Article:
Moving on after a divorce is possible, but it will take commitment and patience.

How to Get Over a Marriage Break Up

by Stacey Elkins

You said your marriage vows, you had high hopes for a successful marriage and then your world crashed. Your marriage is over. You may feel that your emotional wound will never heal -- but it will. "Change involves letting go, and requires a psychological and physical “movement” in order to begin the healing process,” says Debra Warner, a licensed marriage and family therapist. You have to make an effort to let go of anger, forgive and move on with your life. Appropriate steps can help you heal and take control during this life-changing period.

Acknowledge Your Feelings

Allow yourself to feel your emotions and work through them. Give yourself time to grieve the end of your marriage. Release the hopes and dreams you had for the future as a family. Expect to feel a wide array of emotions from stress, anxiety, guilt, denial, sadness and anger. Healing takes time, and a number of factors affect the healing process. For example, who initiated the divorce, was it expected, was there infidelity and how much resentment is present, says Warner. Having children together will also affect the healing process. It is normal for children to grieve the loss of a family, says Be receptive to their feelings and encourage open communication.

Seek Support

You need a strong support system when you are in emotional pain. Seek support from family and friends and do not isolate yourself. Talking about your feelings can alleviate stress, increase your self-esteem and decrease feelings of loneliness. Support groups and professional help also offer an opportunity to seek solace and guidance. "Communication and cooperation makes the divorce process easier for those involved. Having a mediator, such as psychologist may prove helpful to help talk through things and reach decisions with less conflict," according to the American Psychological Association. Counseling can improve mental health, teach you ways to handle your feelings, such as depression and anger, and provide you with methods to cope, says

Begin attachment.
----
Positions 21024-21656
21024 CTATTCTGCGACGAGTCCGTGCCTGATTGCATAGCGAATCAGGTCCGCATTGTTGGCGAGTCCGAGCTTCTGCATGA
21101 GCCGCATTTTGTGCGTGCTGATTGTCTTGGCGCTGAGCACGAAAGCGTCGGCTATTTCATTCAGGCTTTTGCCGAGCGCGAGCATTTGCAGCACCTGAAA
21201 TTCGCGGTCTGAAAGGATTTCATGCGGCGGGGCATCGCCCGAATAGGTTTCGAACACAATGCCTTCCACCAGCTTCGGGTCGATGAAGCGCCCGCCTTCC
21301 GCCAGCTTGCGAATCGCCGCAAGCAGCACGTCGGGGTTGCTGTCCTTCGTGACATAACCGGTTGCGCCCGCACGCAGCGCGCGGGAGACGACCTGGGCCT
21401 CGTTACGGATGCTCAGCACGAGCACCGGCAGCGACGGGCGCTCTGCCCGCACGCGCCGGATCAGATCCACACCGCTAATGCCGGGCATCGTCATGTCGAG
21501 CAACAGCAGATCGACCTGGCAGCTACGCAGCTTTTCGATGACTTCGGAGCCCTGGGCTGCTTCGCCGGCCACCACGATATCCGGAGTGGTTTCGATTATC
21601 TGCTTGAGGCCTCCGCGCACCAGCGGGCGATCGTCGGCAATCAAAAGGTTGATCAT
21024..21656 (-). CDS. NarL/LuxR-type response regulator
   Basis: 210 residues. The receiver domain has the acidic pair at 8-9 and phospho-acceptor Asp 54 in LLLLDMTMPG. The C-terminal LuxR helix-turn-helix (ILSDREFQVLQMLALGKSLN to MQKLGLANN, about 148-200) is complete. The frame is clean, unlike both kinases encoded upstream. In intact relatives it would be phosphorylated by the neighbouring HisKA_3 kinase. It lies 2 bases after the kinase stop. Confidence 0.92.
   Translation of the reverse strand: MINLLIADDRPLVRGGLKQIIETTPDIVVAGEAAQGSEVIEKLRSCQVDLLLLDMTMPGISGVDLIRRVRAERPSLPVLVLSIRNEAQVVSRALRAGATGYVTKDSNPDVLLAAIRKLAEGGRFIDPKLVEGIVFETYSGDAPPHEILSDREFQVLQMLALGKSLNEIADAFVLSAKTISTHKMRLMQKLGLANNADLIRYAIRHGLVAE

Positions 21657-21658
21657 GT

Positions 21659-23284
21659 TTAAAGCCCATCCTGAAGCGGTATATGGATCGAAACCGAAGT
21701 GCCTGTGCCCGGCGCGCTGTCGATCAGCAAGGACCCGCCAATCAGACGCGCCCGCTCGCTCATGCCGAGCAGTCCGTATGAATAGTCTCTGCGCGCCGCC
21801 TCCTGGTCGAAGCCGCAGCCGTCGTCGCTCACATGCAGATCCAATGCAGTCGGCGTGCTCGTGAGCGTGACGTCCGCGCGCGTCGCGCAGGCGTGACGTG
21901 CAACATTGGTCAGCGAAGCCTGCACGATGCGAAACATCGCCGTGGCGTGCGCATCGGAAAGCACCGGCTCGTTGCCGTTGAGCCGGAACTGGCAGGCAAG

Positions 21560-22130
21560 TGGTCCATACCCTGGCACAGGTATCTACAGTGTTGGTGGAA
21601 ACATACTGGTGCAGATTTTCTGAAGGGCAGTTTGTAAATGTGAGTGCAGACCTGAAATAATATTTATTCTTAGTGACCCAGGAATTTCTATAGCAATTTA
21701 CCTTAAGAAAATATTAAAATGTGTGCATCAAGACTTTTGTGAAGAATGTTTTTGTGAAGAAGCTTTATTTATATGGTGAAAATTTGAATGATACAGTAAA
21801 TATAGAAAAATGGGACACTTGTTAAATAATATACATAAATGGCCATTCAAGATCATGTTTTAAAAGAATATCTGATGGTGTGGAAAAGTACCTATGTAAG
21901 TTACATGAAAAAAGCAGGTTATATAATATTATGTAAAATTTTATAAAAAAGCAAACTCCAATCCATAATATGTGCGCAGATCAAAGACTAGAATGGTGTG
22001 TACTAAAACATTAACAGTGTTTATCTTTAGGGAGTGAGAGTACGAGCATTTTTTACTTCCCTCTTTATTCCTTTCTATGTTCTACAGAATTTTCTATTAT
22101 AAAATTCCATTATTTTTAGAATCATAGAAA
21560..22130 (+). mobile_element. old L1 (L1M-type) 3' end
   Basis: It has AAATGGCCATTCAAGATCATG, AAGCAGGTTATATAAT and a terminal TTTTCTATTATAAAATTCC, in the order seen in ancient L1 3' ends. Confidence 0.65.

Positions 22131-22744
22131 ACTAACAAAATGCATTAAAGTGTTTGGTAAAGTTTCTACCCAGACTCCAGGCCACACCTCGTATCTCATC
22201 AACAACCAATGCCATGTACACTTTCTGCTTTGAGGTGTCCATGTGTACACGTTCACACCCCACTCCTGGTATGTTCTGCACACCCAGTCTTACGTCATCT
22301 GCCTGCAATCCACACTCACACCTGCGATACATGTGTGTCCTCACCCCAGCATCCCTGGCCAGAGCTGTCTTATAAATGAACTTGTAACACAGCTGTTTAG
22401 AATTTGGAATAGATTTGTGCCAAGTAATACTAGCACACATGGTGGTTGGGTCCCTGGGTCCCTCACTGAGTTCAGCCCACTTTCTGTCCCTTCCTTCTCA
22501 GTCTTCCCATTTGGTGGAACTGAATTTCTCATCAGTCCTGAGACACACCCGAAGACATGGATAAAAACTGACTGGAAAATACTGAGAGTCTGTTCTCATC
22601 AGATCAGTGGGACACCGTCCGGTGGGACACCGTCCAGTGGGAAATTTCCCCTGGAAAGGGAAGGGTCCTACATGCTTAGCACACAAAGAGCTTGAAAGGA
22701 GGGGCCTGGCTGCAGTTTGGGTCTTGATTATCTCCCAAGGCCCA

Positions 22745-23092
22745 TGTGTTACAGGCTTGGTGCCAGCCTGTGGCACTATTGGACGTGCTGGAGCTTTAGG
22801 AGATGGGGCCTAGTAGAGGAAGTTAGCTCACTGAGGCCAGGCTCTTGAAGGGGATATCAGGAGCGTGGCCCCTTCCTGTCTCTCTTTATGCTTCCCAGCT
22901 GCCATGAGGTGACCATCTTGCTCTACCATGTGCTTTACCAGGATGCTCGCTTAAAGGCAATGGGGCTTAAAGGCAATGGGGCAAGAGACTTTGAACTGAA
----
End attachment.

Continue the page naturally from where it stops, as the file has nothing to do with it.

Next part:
Create a Co-Parenting Relationship

You have to find closure with the end of your spousal relationship, and you need to create a co-parenting relationship. As co-parenters, both parents should make all-important decisions regarding your children. Changing from a two-parent household to a single-parent household is a big change. According to the American Psychological Association, it is often beneficial to come up with a parenting plan with your ex and discuss it with your children together. For example, what will be the rules moving forward, when and where the children will stay, and how will parents handle the holidays. Routine is important during this transition. Limit change as much as possible. For example, if your children are scheduled to stay with your ex over the weekends, stick with that routine. Keep your children away from potential conflict as much as possible.

Be Good to Yourself

"Treat yourself like you are getting over the flu. Get plenty of rest, minimize other sources of stress in your life, and reduce your workload if possible," says Eat healthy and avoid alcohol or drugs as a means to handle your feelings. Go for a run or take a bike ride with the kids. Endorphins released during exercise elevate mood and reduce stress. Rediscover old hobbies and interests or find new ones. Write in a journal, read, take a hot shower or do something that makes you feel good.

About the Author

Stacey Elkins is a writer based in Chicago. She earned a Bachelor of Arts in psychology from Southern Illinois University in Carbondale and a Masters in social work from the University of Illinois in Chicago, where she specialized in mental health.

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